The last time Bob Koch was inside the Columbia County Administration Building was last autumn, when he and his now-wife, Belle, came into the clerk’s office to apply for a marriage license.
The next time he comes to the Administration Building will likely be on June 20, when he’s expected to be sworn in as the newest Columbia County supervisor.
The County Board’s Executive Committee on Monday chose the 40-year-old Lodi man to fill the vacant District 26 seat, which encompasses wards 1 and 2 of the city of Lodi and wards 4 and 5 of the town of Lodi.
It was a tough decision, according to County Board Chairman Vern Gove of Portage, between Koch and another applicant, Steve Mlejnek, 52, of the town of Lodi (Harmony Grove).
“Either of them would make a good supervisor,” Gove said.
Both had applied for the seat vacated when the incumbent, James Brooks of the town of Lodi, opted not to seek re-election in April.
There were no names on the ballot, and no write-in winner emerged.
The Executive Committee interviewed Koch and Mlejnek, separately, in closed session.
If the County Board ratifies the committee’s choice, Koch will be immediately sworn in.
Both Koch, a salesman at Kayser Chrysler Center in Sauk City, and Mlejnek, a semi-retired businessman, said they would have ample time to devote to the duties of a county supervisor — including participating on the County Board’s Judiciary and Columbia Health Care Center committees.
That was a challenge for Brooks, a Capitol Police officer, who missed nearly all committee meetings during his one two-year term due to work-related time conflicts.
“I feel that, if you’re going to be in this position, you need to be present,” he said. “My employer is extremely flexible.”
Mlejnek said he submitted his application letter soon after Gove put out a call for applicants to fill the District 26 seat, because as a semi-retiree, he can set his own schedules, and because he wanted to give back to the community.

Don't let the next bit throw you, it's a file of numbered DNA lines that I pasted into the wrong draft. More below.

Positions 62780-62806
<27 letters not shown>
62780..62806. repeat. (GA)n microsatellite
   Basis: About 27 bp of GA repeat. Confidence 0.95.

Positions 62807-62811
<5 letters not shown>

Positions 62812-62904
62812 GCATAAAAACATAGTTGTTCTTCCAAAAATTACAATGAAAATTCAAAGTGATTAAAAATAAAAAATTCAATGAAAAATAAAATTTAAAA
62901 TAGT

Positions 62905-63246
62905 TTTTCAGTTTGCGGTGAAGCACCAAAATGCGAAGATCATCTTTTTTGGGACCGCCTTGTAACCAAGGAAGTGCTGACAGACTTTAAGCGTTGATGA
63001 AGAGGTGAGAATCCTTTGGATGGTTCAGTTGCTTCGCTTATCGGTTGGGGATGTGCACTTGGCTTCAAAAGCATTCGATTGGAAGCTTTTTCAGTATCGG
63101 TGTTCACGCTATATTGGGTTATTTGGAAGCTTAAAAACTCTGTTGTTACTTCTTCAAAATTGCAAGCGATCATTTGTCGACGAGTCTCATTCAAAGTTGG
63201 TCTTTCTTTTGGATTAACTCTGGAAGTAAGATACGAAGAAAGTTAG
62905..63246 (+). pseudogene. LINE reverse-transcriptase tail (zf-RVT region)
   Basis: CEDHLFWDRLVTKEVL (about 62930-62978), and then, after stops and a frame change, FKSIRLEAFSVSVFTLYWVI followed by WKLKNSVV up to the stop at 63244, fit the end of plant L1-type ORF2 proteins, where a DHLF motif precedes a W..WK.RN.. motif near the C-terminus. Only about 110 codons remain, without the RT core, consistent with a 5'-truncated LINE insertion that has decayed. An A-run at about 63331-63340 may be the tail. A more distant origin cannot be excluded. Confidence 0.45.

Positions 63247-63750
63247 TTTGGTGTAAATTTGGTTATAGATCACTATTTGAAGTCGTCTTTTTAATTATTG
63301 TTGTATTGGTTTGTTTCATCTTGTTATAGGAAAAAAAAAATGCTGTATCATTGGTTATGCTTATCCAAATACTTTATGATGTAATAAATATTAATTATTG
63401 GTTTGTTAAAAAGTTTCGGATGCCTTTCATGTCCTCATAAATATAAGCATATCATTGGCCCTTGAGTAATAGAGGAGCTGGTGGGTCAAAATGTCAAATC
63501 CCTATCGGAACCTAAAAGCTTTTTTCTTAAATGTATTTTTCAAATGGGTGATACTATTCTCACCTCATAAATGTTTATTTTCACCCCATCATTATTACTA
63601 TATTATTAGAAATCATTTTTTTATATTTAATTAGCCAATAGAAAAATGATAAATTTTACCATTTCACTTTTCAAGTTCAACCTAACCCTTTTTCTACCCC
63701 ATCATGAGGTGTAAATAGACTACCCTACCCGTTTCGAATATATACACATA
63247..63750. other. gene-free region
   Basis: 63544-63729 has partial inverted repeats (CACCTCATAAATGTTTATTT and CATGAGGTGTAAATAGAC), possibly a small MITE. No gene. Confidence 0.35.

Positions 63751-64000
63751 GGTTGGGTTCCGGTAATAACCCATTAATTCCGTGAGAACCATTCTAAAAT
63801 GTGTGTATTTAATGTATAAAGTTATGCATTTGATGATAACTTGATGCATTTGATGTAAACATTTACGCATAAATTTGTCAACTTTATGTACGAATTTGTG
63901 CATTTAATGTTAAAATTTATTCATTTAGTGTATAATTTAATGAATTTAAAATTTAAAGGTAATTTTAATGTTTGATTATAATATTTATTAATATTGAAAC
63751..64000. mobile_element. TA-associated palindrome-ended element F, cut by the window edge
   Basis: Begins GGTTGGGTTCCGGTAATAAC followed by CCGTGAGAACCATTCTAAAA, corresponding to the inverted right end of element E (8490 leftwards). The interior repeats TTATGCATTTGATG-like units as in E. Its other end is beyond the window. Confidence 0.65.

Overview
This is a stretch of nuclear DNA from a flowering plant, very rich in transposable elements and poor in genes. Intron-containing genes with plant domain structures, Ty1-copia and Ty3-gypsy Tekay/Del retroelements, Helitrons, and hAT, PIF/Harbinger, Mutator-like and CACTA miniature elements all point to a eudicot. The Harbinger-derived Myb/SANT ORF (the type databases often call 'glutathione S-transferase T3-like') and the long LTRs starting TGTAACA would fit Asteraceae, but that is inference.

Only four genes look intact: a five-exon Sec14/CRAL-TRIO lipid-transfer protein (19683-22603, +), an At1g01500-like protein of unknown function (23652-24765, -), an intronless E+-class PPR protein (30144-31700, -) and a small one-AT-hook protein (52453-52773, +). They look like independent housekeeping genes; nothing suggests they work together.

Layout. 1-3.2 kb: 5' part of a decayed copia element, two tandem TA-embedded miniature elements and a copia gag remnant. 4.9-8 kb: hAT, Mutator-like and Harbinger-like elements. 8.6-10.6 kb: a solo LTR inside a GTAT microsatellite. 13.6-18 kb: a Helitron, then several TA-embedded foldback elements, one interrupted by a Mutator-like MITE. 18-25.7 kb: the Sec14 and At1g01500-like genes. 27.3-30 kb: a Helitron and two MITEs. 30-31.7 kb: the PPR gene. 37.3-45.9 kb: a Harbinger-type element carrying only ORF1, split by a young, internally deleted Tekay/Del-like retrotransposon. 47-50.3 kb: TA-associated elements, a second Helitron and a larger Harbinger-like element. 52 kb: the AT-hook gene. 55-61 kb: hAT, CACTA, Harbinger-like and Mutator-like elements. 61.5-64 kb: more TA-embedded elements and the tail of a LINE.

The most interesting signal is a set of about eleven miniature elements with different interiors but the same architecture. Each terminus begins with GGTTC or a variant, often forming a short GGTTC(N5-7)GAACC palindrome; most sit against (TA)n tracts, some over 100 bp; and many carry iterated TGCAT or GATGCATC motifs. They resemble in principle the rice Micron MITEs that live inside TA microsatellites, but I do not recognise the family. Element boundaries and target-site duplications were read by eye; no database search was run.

When he applied, he said, he had no idea whether others might also be interested in the supervisor’s seat.
“I’d like to think,” Mlejnek said, “that it’s not because people are indifferent to their government affairs. It’s that people are so busy with their families, their careers and other things.”
Asked to name key issues that he thinks would be at the County Board’s forefront in the coming year, Mlejnek did not name one issue.
Koch cited the budget as a perennial issue facing the County Board — that and “keeping Columbia County an affordable place to live,” through holding the line on taxes and fostering economic development.
If he should continue on the County Board for one or more additional terms, Koch said, he would be interested in serving someday on the County Board’s Public Safety and Highway committees.
This viewpoint comes from his 27 years of experience as a volunteer firefighter for the Prairie du Sac Fire Department.
“These are the two most important things the county does — public safety with the sheriff’s department and 911 center, and keeping our roads safe,” Koch said.
It’s important, Koch said, to take his cues from his constituents.
“At this stage of the game,” he said, “I have a lot to learn — and I will listen to my neighbors’ thoughts and ideas.”
Gove said he wanted to schedule, as soon as possible, an orientation session for Koch, so that major department heads can help brief him on county issues, including but not limited to the state-imposed levy limit.
If the County Board ratifies Koch’s appointment on June 20, then all 28 County Board seats will be filled.